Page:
Tuesday, December 17, 2013

Is this Sparta? Specifically?

Many teams struggle with inefficiencies when they do not condition themselves to the cause, terrain and strategies necessary for the "specific" needs of the Domain they operate in. Battle Readiness must be specific and targeted to the battle. Team members and training rigor has to be specific for specific battles.

As an analogy, if you do not have the right team members, then the size of the army does not matter. A great farmer or an amazing educator has no place on the battlefield. No point debating counter-force, pincer-maneuver or shock-and-awe with a farmer and his pitchfork! Of-course you need farmers and poets and administrators to win the war. But, NOT on the battlefield.

Critically, if the team does not believe in the specific cause, or does not necessarily believe in the rigor, or do not trust in the discipline required to stick to rules during training and battle readiness, then no amount of strategy shall help.

I come across teams (startups or otherwise) filled with ambition (cause) but no experience (a farmer) or domain specificity (terrain knowledge or strategies necessary for their functions). Funnily enough, the teams skip through training or discipline needed on market-mapping, consumer research, competitive intel, product research, operations planning or partnership strategy formulation "specific to the markets of launch". Why is specificity, though elementary Mr. Watson, often overlooked?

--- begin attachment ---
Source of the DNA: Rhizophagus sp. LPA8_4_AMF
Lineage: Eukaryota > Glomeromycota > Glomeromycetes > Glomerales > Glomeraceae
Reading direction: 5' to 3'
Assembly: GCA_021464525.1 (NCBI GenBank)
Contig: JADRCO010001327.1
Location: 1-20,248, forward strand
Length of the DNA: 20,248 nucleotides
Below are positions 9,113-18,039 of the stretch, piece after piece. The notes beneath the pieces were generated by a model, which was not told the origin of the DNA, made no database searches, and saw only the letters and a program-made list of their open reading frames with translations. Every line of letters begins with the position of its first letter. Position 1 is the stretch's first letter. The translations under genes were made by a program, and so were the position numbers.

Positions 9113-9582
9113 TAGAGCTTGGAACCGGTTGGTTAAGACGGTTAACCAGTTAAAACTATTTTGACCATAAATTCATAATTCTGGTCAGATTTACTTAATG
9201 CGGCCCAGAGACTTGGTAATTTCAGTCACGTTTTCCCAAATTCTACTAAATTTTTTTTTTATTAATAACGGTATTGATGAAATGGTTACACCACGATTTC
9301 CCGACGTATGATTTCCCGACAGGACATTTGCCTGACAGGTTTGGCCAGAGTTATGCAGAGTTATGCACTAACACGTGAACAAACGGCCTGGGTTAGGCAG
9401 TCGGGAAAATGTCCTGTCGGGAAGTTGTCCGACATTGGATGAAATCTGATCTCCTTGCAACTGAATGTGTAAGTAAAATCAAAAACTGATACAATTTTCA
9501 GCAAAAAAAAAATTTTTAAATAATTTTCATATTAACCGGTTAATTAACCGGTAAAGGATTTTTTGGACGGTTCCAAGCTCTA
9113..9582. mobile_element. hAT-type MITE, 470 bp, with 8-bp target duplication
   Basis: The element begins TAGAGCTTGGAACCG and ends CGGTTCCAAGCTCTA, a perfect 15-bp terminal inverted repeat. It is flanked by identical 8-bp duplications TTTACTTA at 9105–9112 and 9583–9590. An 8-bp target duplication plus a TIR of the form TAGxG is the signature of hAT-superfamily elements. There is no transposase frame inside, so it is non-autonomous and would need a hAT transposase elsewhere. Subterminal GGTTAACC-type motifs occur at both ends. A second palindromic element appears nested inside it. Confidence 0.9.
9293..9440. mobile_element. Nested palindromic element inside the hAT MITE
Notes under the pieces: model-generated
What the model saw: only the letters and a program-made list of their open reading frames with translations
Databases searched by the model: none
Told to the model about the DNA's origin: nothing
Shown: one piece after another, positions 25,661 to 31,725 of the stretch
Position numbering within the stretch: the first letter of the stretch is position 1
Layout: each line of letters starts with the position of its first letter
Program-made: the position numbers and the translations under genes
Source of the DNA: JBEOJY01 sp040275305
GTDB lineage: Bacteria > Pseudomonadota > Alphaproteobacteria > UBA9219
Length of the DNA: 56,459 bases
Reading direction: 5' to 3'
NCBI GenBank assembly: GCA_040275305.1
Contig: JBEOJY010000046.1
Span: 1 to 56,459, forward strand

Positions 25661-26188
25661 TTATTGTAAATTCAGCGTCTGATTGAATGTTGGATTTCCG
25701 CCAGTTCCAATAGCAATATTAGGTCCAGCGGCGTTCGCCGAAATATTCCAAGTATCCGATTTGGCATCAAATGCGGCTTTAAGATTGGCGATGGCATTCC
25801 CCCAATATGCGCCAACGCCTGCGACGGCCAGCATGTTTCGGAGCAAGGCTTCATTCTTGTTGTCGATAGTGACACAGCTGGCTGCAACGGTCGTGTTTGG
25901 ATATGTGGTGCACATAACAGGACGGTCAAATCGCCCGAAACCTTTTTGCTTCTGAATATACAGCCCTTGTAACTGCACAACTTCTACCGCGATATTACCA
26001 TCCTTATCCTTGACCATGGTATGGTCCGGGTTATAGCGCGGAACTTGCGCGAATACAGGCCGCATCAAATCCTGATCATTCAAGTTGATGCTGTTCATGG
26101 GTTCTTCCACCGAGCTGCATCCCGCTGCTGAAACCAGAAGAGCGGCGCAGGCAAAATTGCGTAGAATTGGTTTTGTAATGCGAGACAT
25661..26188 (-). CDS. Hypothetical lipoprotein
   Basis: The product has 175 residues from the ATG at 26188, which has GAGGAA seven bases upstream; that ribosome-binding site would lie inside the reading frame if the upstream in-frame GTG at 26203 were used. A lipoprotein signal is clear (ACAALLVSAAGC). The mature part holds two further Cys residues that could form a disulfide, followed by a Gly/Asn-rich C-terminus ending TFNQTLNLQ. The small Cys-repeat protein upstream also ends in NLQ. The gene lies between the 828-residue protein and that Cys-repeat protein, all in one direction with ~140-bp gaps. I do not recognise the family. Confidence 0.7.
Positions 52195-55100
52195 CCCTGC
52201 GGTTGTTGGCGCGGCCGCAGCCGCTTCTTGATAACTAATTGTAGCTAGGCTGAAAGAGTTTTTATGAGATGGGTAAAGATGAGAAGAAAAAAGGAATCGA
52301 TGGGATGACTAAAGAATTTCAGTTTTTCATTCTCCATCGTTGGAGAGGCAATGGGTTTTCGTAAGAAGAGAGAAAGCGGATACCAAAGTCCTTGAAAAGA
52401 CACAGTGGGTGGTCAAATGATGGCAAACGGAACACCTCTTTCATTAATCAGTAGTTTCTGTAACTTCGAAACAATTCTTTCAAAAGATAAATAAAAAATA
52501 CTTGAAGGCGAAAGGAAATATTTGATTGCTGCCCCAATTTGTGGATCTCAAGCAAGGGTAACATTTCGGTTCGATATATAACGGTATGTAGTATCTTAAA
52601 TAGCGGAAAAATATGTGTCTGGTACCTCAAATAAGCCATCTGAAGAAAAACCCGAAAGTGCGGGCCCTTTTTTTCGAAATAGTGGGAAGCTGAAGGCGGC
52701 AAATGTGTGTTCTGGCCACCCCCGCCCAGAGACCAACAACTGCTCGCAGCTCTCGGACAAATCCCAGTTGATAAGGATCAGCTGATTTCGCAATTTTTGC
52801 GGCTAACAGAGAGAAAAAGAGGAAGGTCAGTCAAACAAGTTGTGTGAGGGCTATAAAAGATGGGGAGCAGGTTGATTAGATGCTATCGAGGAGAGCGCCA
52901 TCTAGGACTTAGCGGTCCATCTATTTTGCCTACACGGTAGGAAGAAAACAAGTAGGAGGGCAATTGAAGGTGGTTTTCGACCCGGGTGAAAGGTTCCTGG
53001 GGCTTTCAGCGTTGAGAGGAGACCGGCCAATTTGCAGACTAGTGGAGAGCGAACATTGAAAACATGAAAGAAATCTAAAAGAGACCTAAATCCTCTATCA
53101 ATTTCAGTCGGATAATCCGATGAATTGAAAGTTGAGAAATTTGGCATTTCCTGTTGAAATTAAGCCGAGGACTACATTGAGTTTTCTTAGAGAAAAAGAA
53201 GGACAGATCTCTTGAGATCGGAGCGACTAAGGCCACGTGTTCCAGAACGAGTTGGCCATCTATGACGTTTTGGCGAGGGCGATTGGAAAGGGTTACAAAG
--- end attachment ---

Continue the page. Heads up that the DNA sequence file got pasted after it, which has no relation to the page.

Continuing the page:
Fancy terms like fail-fast is thrown at you! Ahem, fail-fast is a lab condition. Try fail-fast in key battles!! (Do not get me wrong. I love fail-fast, but within the right context).

Also, what works for Battle-of-Arbela, does not necessarily work for Battle-of-Waterloo. This is where re-training and tooling is necessary. A change in team execution or structure, technology and strategies comes to the fore. A winning team that may have succeeded during early-exploration may have to reconfigure while crossing the chasm.

The biggest hurdles usually arises when the teams have to set aside egos, equipments and emptying the cup to retrain when the battle condition changes. This sometimes is specifically hard to overcome. Its hard to stop living in the past. It does not matter if you have worked and succeeded in an amazing company which is loved by everyone. Yes, your knowledge and experience matters, but pre-canned solutions that worked for one battle (your past company, which had the largest army and a mountain of a war chest in a previous economy) may not work in the current battle (current company, which is either a start-up or still growth hacking).

Finally, among all virtues, its not Fortitude, but Patience that seemed to have effectively worked as winning strategies in many battles.

Holding the line is more harder than charging at will.